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Catalan 6 detained leaders transferred closer to home

Six of the nine Catalan separatist leaders in custody over their role in Catalonia's secession bid were transferred Wednesday to prisons in the region as part of Madrid's efforts to ease tensions ahead of talks next week.

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Pro-independence activists demanding the men's release, say they are "political prisoners" play

Pro-independence activists demanding the men's release, say they are "political prisoners"

(AFP)

Six of the nine Catalan separatist leaders in custody over their role in Catalonia's secession bid were transferred Wednesday to prisons in the region as part of Madrid's efforts to ease tensions ahead of talks next week.

Four were moved to a prison in Lledoners, some 70 kilometres (45 miles) north of Barcelona, a spokesman for Catalonia's regional justice authorities told AFP.

These are former Catalan vice president Oriol Junqueras, Jordi Sanchez and Jordi Cuixart of two pro-independence associations and Raul Romeva, the former Catalan government's international affairs chief.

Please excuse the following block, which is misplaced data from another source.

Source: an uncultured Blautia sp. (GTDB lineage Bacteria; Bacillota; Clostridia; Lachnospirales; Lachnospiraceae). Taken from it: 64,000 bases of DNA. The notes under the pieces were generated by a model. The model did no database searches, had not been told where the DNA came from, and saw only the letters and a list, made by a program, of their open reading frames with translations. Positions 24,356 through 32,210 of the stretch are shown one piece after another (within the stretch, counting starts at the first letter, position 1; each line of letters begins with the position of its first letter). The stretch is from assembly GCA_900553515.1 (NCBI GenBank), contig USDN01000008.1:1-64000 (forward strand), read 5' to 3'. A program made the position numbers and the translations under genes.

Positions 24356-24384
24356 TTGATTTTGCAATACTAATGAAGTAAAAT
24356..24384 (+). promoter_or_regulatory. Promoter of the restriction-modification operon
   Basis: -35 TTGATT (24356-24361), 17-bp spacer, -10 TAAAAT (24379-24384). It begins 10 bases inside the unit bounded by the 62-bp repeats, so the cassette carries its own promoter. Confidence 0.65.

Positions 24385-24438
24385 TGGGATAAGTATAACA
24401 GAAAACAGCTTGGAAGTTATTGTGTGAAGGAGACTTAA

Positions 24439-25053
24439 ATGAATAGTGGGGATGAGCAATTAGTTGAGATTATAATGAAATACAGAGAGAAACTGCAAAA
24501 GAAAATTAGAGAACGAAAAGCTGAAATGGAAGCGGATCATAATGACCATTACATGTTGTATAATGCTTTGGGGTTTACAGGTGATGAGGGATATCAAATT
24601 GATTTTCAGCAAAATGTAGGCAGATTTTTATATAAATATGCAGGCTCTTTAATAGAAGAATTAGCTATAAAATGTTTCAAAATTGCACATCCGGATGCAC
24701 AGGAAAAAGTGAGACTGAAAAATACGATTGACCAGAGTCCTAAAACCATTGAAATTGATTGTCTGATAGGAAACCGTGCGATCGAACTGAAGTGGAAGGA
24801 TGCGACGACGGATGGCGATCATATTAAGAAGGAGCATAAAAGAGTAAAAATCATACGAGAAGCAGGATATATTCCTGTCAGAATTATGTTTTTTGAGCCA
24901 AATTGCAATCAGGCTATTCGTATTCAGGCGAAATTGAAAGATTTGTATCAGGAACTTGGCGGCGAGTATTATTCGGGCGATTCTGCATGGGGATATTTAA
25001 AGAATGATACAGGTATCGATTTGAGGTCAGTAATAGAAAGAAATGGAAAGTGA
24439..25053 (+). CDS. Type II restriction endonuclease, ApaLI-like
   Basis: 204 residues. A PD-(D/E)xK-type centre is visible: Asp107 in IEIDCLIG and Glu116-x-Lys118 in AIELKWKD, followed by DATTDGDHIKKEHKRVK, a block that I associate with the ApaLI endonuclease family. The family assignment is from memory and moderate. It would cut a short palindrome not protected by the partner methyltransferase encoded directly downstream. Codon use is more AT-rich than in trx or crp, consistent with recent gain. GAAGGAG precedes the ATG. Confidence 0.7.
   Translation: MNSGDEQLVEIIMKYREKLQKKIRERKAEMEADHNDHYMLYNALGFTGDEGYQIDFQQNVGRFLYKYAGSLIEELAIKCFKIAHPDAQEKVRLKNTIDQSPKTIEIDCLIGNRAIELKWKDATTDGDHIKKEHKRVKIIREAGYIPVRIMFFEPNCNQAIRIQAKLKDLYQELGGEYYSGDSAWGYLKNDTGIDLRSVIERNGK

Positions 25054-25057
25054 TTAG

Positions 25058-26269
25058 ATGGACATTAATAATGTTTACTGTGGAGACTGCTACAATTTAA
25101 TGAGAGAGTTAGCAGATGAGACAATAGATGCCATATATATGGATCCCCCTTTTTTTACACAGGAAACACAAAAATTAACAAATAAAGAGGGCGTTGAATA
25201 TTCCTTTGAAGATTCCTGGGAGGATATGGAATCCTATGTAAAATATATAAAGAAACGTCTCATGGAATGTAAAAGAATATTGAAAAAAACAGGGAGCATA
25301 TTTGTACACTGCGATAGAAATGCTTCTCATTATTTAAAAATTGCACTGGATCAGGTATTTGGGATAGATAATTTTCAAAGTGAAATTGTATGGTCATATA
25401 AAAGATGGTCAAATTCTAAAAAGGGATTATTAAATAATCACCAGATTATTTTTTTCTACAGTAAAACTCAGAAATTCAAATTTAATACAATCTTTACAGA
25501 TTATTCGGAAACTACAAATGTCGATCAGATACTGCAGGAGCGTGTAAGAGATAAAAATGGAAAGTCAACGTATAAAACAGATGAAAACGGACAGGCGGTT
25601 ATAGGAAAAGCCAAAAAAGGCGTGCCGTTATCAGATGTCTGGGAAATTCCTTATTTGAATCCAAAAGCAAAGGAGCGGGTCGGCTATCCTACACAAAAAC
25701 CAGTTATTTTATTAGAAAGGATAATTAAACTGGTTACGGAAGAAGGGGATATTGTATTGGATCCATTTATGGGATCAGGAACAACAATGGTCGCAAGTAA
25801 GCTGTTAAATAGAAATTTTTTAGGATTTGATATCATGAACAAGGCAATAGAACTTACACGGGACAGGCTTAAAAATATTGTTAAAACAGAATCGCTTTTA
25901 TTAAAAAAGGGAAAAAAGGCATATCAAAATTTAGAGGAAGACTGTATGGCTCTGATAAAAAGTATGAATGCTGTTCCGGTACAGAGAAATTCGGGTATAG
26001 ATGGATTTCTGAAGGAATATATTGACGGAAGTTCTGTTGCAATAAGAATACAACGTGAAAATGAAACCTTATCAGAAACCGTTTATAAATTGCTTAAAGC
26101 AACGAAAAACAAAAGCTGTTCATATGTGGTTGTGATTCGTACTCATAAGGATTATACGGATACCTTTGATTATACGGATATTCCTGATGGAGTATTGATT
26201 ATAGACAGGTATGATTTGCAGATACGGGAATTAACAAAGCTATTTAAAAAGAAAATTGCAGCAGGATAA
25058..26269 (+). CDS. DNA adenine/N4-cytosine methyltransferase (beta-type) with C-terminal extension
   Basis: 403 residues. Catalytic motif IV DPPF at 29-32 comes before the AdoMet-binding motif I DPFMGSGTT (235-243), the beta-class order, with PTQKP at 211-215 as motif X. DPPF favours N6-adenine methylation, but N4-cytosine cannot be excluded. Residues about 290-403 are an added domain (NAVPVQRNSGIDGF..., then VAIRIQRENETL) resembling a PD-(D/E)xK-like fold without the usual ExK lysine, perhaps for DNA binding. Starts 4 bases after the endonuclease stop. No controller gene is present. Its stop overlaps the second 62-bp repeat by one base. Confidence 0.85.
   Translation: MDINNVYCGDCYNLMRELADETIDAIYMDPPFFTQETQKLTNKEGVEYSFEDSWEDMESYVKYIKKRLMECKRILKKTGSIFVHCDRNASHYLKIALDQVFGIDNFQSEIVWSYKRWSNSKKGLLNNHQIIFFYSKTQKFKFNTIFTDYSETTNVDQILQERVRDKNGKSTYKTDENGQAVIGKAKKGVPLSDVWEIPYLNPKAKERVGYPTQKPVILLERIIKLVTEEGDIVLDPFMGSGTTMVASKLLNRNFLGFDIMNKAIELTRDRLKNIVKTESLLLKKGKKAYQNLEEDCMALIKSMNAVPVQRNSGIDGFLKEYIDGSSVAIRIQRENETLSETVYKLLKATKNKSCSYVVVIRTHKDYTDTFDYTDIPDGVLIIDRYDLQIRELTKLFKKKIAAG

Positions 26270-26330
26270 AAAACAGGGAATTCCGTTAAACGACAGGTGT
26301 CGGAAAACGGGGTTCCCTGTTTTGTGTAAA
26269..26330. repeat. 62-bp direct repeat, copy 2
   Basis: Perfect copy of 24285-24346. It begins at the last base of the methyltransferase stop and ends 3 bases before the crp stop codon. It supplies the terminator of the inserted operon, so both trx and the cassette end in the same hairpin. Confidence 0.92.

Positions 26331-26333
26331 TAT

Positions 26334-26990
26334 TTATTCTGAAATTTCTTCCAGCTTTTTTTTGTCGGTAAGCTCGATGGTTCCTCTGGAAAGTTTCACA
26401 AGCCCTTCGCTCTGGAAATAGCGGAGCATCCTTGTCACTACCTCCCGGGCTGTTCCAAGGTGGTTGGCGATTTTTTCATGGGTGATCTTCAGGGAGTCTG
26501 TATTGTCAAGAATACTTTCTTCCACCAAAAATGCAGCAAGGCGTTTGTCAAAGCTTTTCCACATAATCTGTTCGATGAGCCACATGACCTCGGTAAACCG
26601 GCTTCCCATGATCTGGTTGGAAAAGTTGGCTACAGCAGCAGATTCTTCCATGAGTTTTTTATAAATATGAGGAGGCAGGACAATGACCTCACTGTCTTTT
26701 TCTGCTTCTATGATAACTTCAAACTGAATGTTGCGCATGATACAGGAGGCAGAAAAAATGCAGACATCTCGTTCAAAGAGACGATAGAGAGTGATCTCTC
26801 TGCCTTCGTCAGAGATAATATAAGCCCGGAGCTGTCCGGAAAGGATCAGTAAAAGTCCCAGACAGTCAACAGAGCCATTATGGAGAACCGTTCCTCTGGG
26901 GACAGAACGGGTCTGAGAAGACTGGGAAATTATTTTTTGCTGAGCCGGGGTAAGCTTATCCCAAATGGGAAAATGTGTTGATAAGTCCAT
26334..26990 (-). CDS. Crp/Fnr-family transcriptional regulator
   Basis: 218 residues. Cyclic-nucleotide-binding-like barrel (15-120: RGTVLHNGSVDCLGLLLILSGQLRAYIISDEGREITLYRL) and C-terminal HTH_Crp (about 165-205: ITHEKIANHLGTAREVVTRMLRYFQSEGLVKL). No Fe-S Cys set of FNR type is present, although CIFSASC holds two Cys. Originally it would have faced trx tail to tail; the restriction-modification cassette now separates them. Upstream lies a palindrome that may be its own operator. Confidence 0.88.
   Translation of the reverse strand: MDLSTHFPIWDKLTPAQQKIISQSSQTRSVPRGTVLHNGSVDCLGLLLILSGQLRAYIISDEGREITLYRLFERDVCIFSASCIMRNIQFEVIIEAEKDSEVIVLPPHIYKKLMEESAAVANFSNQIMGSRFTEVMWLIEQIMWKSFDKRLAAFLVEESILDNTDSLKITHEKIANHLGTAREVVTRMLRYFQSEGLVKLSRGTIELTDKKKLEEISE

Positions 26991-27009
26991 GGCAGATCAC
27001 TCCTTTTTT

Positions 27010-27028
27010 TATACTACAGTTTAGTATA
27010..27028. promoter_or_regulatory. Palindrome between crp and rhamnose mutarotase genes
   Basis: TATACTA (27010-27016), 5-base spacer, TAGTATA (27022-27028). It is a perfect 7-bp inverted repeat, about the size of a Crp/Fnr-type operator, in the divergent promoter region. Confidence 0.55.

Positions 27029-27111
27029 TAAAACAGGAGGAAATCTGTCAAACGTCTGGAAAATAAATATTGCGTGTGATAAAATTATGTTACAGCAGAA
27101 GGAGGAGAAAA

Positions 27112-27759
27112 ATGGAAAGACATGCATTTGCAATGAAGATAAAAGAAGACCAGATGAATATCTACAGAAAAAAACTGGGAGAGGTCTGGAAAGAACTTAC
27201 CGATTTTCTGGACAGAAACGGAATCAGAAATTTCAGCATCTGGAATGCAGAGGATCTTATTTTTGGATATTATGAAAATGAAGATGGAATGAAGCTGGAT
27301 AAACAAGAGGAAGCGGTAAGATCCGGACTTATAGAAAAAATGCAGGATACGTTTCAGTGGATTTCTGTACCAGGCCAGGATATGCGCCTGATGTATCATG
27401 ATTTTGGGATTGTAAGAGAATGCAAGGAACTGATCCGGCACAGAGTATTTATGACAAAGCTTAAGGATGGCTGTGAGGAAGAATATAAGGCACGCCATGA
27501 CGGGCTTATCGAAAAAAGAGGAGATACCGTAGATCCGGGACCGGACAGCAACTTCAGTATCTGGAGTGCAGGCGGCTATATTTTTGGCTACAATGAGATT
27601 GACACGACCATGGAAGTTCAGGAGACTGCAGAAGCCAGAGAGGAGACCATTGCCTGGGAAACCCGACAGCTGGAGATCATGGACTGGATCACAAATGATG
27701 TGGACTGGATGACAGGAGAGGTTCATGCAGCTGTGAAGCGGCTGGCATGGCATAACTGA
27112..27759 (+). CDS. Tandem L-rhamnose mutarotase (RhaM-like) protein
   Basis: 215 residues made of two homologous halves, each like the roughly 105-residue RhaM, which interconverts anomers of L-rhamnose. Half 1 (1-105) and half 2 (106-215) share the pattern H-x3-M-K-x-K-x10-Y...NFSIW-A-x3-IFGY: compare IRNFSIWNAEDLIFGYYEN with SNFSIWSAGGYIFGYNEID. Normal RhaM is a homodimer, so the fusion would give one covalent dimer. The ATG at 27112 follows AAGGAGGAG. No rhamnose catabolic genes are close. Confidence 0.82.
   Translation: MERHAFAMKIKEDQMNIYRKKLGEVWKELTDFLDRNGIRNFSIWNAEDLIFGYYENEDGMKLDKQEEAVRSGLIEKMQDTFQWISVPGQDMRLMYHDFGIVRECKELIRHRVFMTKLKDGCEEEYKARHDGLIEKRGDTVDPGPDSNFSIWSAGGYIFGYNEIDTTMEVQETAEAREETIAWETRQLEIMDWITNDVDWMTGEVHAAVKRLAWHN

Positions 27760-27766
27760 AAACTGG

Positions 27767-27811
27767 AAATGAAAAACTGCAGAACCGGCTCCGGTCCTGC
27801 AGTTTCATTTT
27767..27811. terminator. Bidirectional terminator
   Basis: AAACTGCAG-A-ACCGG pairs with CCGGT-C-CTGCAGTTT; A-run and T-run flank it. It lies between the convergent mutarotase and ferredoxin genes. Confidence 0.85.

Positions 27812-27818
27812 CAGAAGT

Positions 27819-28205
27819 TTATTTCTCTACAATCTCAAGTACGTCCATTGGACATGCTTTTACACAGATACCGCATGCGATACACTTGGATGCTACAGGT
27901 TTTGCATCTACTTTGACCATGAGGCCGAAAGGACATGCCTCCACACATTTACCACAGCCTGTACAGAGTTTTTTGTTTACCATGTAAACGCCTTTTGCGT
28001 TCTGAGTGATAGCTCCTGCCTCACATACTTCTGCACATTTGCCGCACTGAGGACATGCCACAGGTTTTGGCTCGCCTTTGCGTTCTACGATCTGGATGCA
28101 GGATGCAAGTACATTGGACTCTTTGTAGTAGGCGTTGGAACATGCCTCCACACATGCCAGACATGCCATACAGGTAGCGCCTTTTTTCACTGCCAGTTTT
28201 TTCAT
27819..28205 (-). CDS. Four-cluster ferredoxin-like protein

Another two prisoners -- Carme Forcadell, former regional parliamentary speaker, and Dolors Bassa, who held the labour portfolio in the former government -- were transferred later Wednesday to a prison near Figueras, 140 km northeast of Barcelona.

The last three imprisoned former leaders will be transferred to Catalonia next week, the regional justice spokesman added.

Accused of rebellion along with deposed Catalan leader Carles Puigdemont for their role in the region's proclamation of independence in October 2017, they face up to 25 years in jail.

Spain's Socialist Prime Minister Pedro Sanchez has been in power for a month after overthrowing his conservative predecessor Mariano Rajoy.

Last week he urged Catalan separatist leaders to "turn the page" on the contested independence referendum after regional president Quim Torra said he wanted another vote.

The transfers come before a July 9 meeting in Madrid between Sanchez and Torra.

Spain's right-wing opposition has criticised the prisoner transfer, accusing the Sanchez government of going soft on the separatists.

"They are nearer to us now, but they are not where they should be, in the street," Torra said play

"They are nearer to us now, but they are not where they should be, in the street," Torra said

(AFP)

But the separatists and their supporters demand the men's release, saying they are "political prisoners".

Protests were expected later Wednesday outside the two prisons.

"They are nearer to us now, but they are not where they should be, in the street," Torra, who will be visiting the prisoners in Lledoners, said.

Puigdemont is in Germany where he is awaiting possible extradition after going into self-imposed exile.

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